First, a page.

How big do you need your solar system to be? That’s the question, isn’t it? More than a few salespeople will tell you that you need a big one. Maybe you do. It’s also possible that you might not.
Everyone’s home is different, and everyone’s energy needs are different. Some people have a large home and a large family, some have a small home and are single. The simple fact of the matter is that like so many questions in the solar industry, the correct answer to this question is:
Oh, man, we did it again, didn’t we? Yet another article with the phrase “it depends” when you’re looking for a straight answer. It does depend on a few factors. Let’s get into it.
At Penrith Solar Centre, we are a top to bottom, in-house solar installer with years of experience in evaluating the energy consumption patterns of our customers. As much as we want to install solar and keep the company as a leader in the Sydney marketplace, our goal is to help Australia reach Net Zero by 2050. Part of achieving that goal is to educate our readers with the correct information about solar energy without the stress of signing on the dotted line.
You can’t install a solar system until you buy one, and you can’t buy one until you know what size system you’ll need and what accessories you’ll need to go with it, and you can’t determine that until you know what your electricity needs are, and you really have no idea what they are until you evaluate your energy consumption patterns.
In this article, you will learn the following:
- What are Energy Consumption Patterns?
- How Do You Determine Your Energy Needs?
- How Do Energy Needs Guide Your Solar Purchase?
- How Do Energy Needs Affect Your Solar Installation?
- What Are Peak Sun Hours?
By the end of this article, you will have a comprehensive view of what you need to consider when shopping for a solar system. It’s so much more than simply putting some panels up on your roof. It’s an investment that will save you money and just might save the planet.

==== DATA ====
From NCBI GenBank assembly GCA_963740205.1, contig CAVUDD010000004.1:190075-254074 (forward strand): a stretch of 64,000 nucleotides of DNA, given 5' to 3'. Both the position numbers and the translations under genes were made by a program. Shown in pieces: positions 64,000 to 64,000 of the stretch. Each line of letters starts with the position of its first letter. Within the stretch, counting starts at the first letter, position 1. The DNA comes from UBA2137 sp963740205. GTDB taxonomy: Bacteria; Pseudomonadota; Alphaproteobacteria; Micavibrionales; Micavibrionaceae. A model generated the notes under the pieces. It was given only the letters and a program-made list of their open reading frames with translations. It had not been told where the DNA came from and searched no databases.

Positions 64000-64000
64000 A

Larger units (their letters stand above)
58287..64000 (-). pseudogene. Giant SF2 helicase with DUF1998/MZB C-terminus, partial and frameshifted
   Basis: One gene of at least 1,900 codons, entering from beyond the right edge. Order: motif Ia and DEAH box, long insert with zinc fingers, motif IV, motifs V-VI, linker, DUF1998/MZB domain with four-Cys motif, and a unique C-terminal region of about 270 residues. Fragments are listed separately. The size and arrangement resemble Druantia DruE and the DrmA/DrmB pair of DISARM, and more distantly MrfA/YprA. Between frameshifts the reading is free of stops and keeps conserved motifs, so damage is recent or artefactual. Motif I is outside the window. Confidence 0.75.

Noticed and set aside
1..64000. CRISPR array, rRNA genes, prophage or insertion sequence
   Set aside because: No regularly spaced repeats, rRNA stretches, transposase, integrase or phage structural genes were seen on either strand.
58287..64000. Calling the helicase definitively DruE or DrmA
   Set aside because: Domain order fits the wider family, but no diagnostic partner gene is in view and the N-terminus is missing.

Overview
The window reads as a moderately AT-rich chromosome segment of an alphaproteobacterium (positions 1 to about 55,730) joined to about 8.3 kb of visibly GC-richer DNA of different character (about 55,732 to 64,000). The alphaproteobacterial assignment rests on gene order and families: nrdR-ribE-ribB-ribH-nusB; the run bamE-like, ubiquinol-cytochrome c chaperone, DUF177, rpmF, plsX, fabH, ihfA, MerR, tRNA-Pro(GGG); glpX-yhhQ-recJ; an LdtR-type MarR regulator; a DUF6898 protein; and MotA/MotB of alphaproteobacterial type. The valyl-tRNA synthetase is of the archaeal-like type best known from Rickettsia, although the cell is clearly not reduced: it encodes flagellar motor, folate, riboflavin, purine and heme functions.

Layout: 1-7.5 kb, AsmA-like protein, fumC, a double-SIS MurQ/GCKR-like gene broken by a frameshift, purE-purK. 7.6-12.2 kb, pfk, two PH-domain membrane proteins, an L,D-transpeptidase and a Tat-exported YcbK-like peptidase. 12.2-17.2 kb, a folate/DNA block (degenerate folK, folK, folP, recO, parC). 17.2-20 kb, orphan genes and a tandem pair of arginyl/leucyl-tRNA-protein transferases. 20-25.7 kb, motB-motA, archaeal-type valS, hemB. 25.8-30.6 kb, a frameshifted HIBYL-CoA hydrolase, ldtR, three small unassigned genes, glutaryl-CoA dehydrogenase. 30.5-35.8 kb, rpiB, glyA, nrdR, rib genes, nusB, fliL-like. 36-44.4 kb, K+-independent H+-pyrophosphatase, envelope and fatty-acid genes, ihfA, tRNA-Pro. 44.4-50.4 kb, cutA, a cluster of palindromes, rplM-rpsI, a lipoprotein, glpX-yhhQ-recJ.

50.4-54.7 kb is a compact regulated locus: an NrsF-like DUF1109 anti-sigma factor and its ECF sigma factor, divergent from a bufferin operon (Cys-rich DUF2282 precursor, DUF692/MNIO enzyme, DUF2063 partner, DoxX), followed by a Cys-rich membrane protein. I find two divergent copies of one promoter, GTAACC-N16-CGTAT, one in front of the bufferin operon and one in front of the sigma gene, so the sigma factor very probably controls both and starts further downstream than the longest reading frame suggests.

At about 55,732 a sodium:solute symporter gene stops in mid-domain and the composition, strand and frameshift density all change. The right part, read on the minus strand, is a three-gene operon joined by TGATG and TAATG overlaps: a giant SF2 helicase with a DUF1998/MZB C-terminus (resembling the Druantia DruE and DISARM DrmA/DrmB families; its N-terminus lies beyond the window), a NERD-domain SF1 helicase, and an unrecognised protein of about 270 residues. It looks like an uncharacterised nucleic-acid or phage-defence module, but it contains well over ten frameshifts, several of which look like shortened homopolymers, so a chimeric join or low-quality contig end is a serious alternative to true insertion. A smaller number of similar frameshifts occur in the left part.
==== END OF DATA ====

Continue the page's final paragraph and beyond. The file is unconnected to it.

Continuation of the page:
What are Energy Consumption Patterns?
“Energy consumption pattern” is a fancy-pants phrase that folks in the solar industry like to throw around. It’s fun lingo once you get the hang of it. Give it a shot: energy consumption patterns. Fun, right?
It’s a phrase that refers to how a household uses energy every day.
- Energy = Electricity in your home. It runs your lights and appliances. Pretty self-explanatory, right?
- Consumption = How you use a resource. In this case, electricity.
- Pattern = We all know this one: it’s a repeatable design or sequence.
When you put them all together, we’re talking about how electricity is used repeatedly in your home.
Next time you talk to a solar salesperson, just casually drop the phrase into your conversation and wait for their reaction. It’ll be good.
How Do You Determine Your Energy Needs?
How do you use electricity?
Before I started writing about solar systems, I rarely gave my energy usage any consideration except for the quarterly bills I received. Of course, I would do things like go around the house turning off lights, because when I was a kid, my parents would hassle me about doing exactly that to keep the energy bill low.
Spend some time figuring out when you are typically at home and how much electricity you use during that time. The answers to the following questions are part of your energy consumption patterns.
- Daily Routine: What does your typical daily routine look like? Are you usually at home when the sun is shining, or does your energy usage peak in the evening? For most people, it’s in the evening.
- Appliance Usage: Consider the appliances you use and the times you operate them. Are you running energy-intensive appliances during the day, or do you primarily use them in the evening?
- Seasonal Changes: Consider the seasons. Your heating and cooling requirements vary with the weather. For example, you may use air conditioning more in the summer, affecting your electricity consumption differently than in the winter. Also, your lighting preferences will change with the season. You’ll need light after 5pm in the winter.
- Seasonal Activities: Think about any seasonal activities that may impact your electricity usage, such as increased use of a pool pump in the summer.
The energy consumption patterns of most households tend to follow a similar pattern. Homes in the Sydney metro area typically use electricity in the morning and in the afternoon/evening hours, as residents often work or attend school in the middle of the day.
It’s as simple as figuring out a few key questions and answering them.
How Do Energy Needs Guide Your Solar Purchase?
The more energy you use, the larger the system you’ll need to save money and reduce your reliance on the electric grid. Similarly, the less energy you use, the smaller the system you’ll need. However, we do recommend installing a system that is easily expandable in the future as electricity needs might change – drastically even – in the future as the current energy crisis we’re in unfolds.